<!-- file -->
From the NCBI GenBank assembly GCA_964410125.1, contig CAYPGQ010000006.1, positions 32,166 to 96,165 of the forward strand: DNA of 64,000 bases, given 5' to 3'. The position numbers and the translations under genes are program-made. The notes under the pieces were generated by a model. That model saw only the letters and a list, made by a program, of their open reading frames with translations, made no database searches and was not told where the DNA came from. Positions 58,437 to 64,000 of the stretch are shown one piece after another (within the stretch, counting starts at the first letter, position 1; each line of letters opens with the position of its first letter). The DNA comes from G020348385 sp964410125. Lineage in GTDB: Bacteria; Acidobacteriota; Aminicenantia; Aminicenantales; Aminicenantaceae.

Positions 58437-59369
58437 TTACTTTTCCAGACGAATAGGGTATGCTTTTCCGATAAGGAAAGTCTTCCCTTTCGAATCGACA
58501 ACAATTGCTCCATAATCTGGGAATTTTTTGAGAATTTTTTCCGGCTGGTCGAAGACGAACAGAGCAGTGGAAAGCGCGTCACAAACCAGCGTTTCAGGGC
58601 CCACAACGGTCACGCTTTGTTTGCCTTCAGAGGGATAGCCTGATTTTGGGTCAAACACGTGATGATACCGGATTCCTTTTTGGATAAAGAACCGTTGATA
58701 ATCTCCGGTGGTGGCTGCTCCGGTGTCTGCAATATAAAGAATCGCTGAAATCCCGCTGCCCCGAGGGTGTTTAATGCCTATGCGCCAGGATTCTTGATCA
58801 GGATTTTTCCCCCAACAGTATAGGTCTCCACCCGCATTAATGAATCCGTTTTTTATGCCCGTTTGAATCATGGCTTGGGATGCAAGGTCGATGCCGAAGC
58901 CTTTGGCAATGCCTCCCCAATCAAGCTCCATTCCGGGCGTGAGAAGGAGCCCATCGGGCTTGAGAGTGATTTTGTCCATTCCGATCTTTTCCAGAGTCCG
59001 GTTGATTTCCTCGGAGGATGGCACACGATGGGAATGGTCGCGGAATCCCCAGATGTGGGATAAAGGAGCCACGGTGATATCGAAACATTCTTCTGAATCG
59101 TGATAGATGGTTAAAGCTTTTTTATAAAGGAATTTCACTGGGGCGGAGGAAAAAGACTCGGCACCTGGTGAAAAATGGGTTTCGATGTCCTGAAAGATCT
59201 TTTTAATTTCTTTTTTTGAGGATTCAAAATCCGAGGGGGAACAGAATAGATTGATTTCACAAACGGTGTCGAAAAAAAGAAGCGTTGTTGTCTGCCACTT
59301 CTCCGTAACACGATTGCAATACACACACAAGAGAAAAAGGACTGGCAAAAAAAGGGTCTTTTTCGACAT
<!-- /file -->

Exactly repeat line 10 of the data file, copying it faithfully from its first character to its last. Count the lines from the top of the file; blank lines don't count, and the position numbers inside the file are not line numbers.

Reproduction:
59101 TGATAGATGGTTAAAGCTTTTTTATAAAGGAATTTCACTGGGGCGGAGGAAAAAGACTCGGCACCTGGTGAAAAATGGGTTTCGATGTCCTGAAAGATCT